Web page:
4. Monday evening, I had the abrupt surprise of finding that my HTPC was popping up dozens of warning that my recordings had NOT taken place because the channel was no longer available. I start to investigate and find almost all of my channels have NOW been encrypted by my Service Provider, COMCAST of Southern Maryland. This left about 90% or more of my recording schedule on my HTPC unavailable because the clear qam channels are encrypted. I do a little research and find that a few months ago the FCC granted a waiver request to Cable Co. to the laws and regs designed to increase competition in the Cable Industry, specifically the ban on integrated security into the STB. Well, my provider just used the waiver to encrypt most of my channels, leaving me only provider STB to tune any service other than their most basic limited channels, i.e. the most popular channels, other than the big 4 networks are now encrypted and can only be viewed with the providers STB. The only response I get to the crippling of my 3rd party and open market equipment, is you can always get more STB for an additional monthly fee. The complaint that they fail to provide the full cabability that I expect, is met with a silent pause and then asked if I want to order more STB's. My provider is NOT the only one, seems most, big and small, if they haven't already done this will be doing it soon. I believe the waiver required the Cable Co. to notify customers 30 days in advance, which I was never notified, I've gone back and locked at mail, bills, COMCAST Website, nothing about the encryption. I do NOT think there are any cable card tuners available anymore, I read about one that will be out soon, but it costs $400 which is NOT much of a solution. I can't see how I or most others will be able to utilize any WMC function in VAIL, at least with TV, other than a few token channels, without excessive cost, or compromises with poor quality limited function improvised fixes with stacked up STB's and a mess of splitters and combiners, and for most of us, that will be converting digital cable to analog just to be convert back to digital again inside the server.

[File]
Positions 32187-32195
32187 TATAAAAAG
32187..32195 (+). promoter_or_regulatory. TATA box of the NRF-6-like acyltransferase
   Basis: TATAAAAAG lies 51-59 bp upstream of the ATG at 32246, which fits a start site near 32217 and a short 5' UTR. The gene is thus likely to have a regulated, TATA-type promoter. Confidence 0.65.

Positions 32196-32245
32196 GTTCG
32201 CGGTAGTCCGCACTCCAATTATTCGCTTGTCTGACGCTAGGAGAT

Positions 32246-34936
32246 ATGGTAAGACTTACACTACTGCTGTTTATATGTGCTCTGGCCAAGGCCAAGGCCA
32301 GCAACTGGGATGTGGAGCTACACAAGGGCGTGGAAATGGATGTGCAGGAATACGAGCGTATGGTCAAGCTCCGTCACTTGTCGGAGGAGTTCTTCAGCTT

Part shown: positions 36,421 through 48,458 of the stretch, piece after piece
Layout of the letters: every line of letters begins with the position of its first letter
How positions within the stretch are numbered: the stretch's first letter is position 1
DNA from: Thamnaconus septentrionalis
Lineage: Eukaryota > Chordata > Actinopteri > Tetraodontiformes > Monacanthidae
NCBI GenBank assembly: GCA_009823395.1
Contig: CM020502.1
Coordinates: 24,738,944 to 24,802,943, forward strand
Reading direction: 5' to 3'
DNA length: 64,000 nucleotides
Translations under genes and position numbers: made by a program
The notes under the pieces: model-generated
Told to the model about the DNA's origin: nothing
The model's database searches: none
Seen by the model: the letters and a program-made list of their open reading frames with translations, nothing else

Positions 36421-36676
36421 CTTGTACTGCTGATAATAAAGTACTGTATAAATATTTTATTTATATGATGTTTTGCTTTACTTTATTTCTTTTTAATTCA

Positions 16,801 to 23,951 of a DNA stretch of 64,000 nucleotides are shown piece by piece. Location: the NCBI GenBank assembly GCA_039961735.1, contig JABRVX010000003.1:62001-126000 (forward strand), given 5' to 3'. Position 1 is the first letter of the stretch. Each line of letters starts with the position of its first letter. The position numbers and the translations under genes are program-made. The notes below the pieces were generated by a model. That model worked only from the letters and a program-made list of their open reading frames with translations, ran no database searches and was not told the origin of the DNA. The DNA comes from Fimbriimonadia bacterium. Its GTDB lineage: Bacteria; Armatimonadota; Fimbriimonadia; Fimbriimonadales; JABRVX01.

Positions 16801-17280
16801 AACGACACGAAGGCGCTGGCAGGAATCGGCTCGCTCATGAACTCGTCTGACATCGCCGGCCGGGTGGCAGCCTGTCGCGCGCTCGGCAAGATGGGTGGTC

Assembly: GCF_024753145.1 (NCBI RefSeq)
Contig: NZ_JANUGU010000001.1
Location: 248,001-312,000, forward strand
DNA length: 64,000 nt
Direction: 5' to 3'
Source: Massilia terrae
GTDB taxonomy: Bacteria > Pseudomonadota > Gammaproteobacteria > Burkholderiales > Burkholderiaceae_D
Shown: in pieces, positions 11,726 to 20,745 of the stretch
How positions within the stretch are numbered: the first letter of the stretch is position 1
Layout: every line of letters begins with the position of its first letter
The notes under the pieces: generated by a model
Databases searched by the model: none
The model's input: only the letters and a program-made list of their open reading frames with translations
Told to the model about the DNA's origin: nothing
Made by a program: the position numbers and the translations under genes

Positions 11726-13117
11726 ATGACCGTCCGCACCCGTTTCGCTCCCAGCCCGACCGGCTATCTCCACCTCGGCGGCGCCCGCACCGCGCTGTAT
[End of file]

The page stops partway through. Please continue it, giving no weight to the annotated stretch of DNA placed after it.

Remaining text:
5. Best to have a backup when dealing with the unknown. If you have to perform a re-install, what happened to me; I crashed my VAIL server, I had 2 drives with folder duplication. I re-installed VAIL, and my vail automatically installed to the drive without the previous OS partition. It left the drive with the 1st OS partition alone, never added it to the storage pool. After install I was able to go into the dashboard and see the drive the re-install left alone. I could see all the files in all the shares and copy them over to the new drive through the dashboard. After I finished transferring files, I used the Drive Manager to repartition the original OS drive, then the dashboard to add it to the storage pool. Then it automatically turned on folder duplication and built the duplication again.